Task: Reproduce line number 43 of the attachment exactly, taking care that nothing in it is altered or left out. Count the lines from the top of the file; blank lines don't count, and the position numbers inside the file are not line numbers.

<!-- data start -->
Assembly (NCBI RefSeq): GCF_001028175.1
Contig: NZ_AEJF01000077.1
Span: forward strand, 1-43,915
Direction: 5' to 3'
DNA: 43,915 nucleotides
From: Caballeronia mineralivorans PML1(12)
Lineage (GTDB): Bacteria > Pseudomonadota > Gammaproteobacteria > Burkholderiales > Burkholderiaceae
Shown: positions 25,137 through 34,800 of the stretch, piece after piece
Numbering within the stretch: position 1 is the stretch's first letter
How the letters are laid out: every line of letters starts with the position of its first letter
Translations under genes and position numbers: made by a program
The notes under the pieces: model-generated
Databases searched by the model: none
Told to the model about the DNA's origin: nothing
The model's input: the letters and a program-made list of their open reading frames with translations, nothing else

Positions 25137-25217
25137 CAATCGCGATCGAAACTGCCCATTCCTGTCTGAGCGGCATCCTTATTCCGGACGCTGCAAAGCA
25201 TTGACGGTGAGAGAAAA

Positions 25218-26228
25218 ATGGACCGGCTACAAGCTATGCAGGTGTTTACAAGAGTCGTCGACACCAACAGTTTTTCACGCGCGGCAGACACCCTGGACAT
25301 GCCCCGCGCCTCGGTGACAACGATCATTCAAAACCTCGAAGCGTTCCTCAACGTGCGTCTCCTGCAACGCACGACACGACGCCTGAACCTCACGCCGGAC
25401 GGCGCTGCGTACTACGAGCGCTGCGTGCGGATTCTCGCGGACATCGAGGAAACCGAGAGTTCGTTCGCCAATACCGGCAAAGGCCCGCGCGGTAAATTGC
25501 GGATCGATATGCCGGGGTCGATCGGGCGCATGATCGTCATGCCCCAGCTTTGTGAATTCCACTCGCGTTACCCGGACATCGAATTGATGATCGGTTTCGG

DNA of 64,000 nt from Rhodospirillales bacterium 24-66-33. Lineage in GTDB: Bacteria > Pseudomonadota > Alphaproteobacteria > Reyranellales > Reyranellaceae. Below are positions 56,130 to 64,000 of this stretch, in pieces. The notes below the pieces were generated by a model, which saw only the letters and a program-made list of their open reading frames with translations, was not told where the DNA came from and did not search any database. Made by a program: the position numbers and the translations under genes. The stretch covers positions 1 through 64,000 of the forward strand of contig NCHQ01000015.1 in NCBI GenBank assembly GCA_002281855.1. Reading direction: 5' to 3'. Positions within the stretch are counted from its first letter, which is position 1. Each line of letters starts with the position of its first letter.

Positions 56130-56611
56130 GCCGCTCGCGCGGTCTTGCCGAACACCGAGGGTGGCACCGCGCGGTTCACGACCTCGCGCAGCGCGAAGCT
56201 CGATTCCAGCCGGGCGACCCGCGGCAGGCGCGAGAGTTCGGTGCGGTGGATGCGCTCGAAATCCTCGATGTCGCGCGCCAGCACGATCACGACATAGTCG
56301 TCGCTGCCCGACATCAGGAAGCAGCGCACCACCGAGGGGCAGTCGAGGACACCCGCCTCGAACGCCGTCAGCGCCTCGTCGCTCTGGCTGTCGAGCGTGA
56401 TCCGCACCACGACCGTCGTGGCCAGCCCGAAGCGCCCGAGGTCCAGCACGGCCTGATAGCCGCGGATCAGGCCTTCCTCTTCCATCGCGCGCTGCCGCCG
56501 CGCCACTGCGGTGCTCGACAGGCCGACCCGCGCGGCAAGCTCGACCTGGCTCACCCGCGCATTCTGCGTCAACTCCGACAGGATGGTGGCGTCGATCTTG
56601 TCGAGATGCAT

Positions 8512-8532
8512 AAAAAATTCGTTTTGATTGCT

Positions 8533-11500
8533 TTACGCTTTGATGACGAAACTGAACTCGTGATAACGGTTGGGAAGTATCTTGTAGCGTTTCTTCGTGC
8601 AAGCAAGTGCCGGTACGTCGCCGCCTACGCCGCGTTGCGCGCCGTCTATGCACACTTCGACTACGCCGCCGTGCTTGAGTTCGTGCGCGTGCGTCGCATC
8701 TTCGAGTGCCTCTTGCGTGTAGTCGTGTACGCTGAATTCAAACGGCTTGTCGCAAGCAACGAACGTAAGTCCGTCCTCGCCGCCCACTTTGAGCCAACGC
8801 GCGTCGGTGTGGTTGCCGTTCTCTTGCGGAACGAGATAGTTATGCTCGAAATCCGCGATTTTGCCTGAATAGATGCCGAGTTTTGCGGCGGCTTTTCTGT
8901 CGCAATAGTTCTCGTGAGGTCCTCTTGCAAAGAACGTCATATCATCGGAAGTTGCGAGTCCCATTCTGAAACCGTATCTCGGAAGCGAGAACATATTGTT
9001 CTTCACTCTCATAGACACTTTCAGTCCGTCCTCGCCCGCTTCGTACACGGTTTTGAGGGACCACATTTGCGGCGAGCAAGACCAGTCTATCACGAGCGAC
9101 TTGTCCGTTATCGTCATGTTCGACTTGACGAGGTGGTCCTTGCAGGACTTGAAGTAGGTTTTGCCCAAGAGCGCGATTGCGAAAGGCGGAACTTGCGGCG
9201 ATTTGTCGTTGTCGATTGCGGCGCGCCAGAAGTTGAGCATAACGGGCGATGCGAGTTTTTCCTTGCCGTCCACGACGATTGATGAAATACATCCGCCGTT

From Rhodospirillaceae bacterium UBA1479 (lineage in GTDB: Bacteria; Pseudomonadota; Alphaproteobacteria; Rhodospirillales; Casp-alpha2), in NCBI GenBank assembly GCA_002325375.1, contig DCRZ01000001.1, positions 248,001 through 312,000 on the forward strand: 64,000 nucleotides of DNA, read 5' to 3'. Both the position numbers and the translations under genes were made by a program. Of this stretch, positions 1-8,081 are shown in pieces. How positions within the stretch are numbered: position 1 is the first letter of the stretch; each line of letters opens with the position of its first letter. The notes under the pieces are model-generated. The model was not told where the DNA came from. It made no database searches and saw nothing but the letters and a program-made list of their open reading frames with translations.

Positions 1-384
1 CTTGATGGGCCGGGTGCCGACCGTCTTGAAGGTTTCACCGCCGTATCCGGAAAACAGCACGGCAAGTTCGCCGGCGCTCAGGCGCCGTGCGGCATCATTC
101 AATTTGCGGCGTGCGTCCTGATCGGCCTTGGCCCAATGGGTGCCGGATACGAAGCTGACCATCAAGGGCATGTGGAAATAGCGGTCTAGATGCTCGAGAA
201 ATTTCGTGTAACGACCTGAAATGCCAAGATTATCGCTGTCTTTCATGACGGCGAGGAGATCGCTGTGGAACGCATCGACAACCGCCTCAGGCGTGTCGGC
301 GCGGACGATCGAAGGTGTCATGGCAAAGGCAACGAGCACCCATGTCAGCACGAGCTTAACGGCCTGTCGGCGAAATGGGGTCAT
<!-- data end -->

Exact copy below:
From Rhodospirillaceae bacterium UBA1479 (lineage in GTDB: Bacteria; Pseudomonadota; Alphaproteobacteria; Rhodospirillales; Casp-alpha2), in NCBI GenBank assembly GCA_002325375.1, contig DCRZ01000001.1, positions 248,001 through 312,000 on the forward strand: 64,000 nucleotides of DNA, read 5' to 3'. Both the position numbers and the translations under genes were made by a program. Of this stretch, positions 1-8,081 are shown in pieces. How positions within the stretch are numbered: position 1 is the first letter of the stretch; each line of letters opens with the position of its first letter. The notes under the pieces are model-generated. The model was not told where the DNA came from. It made no database searches and saw nothing but the letters and a program-made list of their open reading frames with translations.